ALASKA BRASS – High school brass musicians from around the state enrolled in the Sitka Fine Arts Camp's Alaska Brass Workshop play at Odess Theater this afternoon during a free concert that also featured students in the camp's new String Chamber Music Intensive. Pictured are, from left, Tava Guillory, Sitka;Mark Davis, Haines; Hudson Adams, Sitka; Jacob Batchelder, Fairbanks; and Hanna Morrow, Kenai. The musicians will perform another free concert at Odess Theater Friday at 3 p.m. (Sentinel Photo by James Poulson)

Colin Arnold Dies at 92; Service to be Held Friday

Colin Arnold

Colin Arnold, who gardened roses at his home on Seward Street, passed away in Sitka Feb. 23, 2019, at the age of 92.
A simple service honoring him will be held 12:30 p.m. Friday, April 5, at Sitka National Cemetery.
Colin was born in Bacup, Lancaster County, UK, Nov. 11, 1926. As a youth he worked with his father at their garden nursery, until joining the British Home Guard during World War II. He enlisted in the British army in 1945 serving in Germany and India. He was discharged February 1948, and that same year landed in New York before moving on to Canada.
In 1950 he came to the western United States for work. He enlisted in the U.S. Army in 1951, serving until 1954 when he received an honorable discharge as well as his U.S. citizenship.
He moved on to Alaska, working around Fairbanks, then in western and southwestern Alaska doing hydraulic gold mining.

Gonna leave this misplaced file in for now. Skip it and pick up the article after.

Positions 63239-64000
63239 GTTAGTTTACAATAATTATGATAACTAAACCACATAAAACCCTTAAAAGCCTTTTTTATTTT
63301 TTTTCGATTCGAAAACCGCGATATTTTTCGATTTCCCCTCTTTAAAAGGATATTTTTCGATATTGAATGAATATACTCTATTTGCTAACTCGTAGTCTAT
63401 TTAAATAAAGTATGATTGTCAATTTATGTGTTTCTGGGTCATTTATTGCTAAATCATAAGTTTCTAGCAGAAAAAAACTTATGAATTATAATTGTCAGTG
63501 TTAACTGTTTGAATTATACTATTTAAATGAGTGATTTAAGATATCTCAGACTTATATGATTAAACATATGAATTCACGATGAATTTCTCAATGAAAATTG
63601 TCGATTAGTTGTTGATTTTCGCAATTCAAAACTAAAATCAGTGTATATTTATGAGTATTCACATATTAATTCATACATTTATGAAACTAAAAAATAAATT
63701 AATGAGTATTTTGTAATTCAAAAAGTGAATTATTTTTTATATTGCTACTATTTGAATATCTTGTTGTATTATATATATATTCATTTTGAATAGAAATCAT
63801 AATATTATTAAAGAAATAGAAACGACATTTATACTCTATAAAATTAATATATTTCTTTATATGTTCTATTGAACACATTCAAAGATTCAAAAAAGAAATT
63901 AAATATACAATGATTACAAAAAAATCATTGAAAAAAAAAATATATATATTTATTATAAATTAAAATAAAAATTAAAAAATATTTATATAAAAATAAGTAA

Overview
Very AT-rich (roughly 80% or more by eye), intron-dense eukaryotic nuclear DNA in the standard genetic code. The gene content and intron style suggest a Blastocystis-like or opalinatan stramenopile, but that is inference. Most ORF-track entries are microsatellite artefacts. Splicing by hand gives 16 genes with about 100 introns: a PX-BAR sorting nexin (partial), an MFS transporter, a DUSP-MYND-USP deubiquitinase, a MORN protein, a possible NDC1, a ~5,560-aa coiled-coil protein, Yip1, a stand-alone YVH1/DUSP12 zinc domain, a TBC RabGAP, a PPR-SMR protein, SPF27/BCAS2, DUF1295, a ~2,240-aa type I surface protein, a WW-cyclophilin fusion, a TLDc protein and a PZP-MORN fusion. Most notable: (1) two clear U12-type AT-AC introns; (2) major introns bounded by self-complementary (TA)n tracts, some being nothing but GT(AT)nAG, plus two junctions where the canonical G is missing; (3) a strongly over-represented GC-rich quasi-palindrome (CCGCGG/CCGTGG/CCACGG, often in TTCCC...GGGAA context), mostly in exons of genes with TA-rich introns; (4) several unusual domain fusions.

In 1995, Colin retired to Sitka, where he lived at the Thompsen Apartments on Seward Street. It was there that many Sitkans became acquainted with him, as he tended the grounds where he lived. His true passion in gardening were his roses – he loved and cared for them as if they were his family. One he particularly liked is called “William Baffin.” It’s a climbing rose with abundant pink flowers, vigorous and hardy, which also describes his personality very well.
He took much joy in visiting with his neighbors, folks on summer walking tours, and travelers, leaning on a garden tool with an old ball cap perched on his head.
Colin was one of those rare souls who didn’t seem to have a mean bone in his body. He made friends easily as he visited and talked about roses.
“It seems like most of us who knew him had a story or two that has had a lasting impact on us,” a friend said.
He volunteered at the Senior Center (AKA Double O) daily for 22 years, helping with clean-up in the kitchen after having lunch. His kind demeanor was much appreciated there. Colin was so dependable, if he missed a day, the Center would send out a search party to make sure he was OK.
On Saturdays he would visit “his friends,” the residents and staff of Sitka’s Pioneers Home. After lunch he would make his rounds on each floor.
In recognition of his dedication and service, in 2016 Colin received the Volunteer of the Year award from Catholic Community Services.
Colin will be missed for many reasons, especially his smile, the twinkle in his eyes, his kindness, and his beautiful rose garden.

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